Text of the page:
The Helm from the East.

Start. Oxenholme.

Route. Oxenholme - Helmside Road - Old Hutton Road - Station Inn - Underhelm Lane - The Helm - Castlesteads Fort - Burton Road - Oxenholme.

Notes. The Helm, a much-loved hill thus well used, however there is far more to this limestone ridge than meets the eye. It's backbone gifts the walker with some beautiful views, from the summit an Iron Age Hill Fort dating back to 800BC, the views are breath-taking. The Lakeland Fells, the Howgills, the Yorkshire Dales over the Lune valley, plus Farleton Fell and the salt water of Morecambe Bay. On the hills eastern slopes, the side I opted to climb rare breed fell ponies graze, native only to Cumbria. So if you wish to escape the crowds that line the summit ridge, ascend from the east, you'll have the hill and views to yourself.

I left Oxenholme via Helmside Road, once at the Railway Station Old Hutton Road guided me up hill, passed the Station Inn and the more popular route up The Helm, A couple of hundred yards further on a narrow lane emerged from the right, a sign clearly stated unsuitable for HGVS, I turned onto said lane. With tarmac under foot I strolled on to a field gate next to which a narrow pedestrian gate allowed access to the hill, after passing through said gate I climbed the hill.

The ground was hard, the grass close cropped, the gorse a vivid yellow, fell ponies lazily grazed completely ignoring me. I passed a small dried up reservoir before reaching another still containing water, I presumed probably wrongly these once supplied water to the farms in the valley. Now the summit of the hill was in sight, I'd had the hill to myself since setting out, that would change when I reached it's apex, I made a decision to stay on the east side of the boundary wall (and fence), which I did even though the top was quieter than expected. After paying homage to the summit I descended over steep ground, through scrub, a narrow trod guided me into woodland then onto the bridleway that cuts across the southern end of the hill, this guided me back to Burton Road a short stroll from home.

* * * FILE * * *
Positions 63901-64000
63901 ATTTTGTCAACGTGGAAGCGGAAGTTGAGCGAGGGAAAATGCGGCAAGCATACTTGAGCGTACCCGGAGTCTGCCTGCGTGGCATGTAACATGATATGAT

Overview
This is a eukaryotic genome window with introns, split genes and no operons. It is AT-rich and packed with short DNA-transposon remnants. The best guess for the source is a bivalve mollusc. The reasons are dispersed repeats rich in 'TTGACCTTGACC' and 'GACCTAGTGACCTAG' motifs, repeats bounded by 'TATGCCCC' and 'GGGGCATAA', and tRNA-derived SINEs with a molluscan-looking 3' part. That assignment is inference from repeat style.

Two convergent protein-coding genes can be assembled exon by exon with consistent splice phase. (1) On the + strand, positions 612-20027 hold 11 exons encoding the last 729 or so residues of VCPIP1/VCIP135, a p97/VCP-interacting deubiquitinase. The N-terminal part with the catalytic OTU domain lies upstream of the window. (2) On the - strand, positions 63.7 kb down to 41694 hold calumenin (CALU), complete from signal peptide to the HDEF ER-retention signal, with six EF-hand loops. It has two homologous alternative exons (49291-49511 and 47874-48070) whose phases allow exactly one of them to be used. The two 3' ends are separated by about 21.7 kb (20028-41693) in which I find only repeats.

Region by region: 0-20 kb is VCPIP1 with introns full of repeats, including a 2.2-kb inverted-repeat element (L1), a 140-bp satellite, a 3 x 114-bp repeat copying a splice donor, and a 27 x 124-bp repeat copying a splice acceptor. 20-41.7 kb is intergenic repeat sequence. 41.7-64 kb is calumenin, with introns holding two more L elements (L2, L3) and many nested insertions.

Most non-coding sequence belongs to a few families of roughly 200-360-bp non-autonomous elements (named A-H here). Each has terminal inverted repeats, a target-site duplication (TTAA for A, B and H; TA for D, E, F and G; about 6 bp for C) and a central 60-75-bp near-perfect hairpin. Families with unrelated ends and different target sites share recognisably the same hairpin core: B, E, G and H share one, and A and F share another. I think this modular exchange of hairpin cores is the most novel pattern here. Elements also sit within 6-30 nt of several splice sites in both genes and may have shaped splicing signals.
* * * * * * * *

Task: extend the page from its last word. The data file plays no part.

view route map.


The Middleton Fells seen from Underhelm Lane.

Dominating the view to the south, Farleton Fell.

Rising from the Lune valley the Middleton and Barbon Fells.

Gorse in full bloom, above which you can just make out the dry stone wall that marks the spine of the hill.

The small reservoir passed en route.

Farleton Fell on view over the rolling farmland I've been rambling around throughout lock down.

Heading towards the summit.

Making slow progress on this quiet side of the hill.

From the summit of The Helm a birds eye view over the Kent valley.

The spine of the hill, the usual route, I climbed through the gorse to the right.

From the site of the Iron Age Fort that adorns the summit fantastic views over Kendal to the High Street massif.

The trig point with stunning views to the hills of South Lakeland.

Stunning views over the valleys of St Sunday's Beck and Peasey Beck.

At the foot of the hill, wandering over a bridleway that is guiding me to Burton Road.

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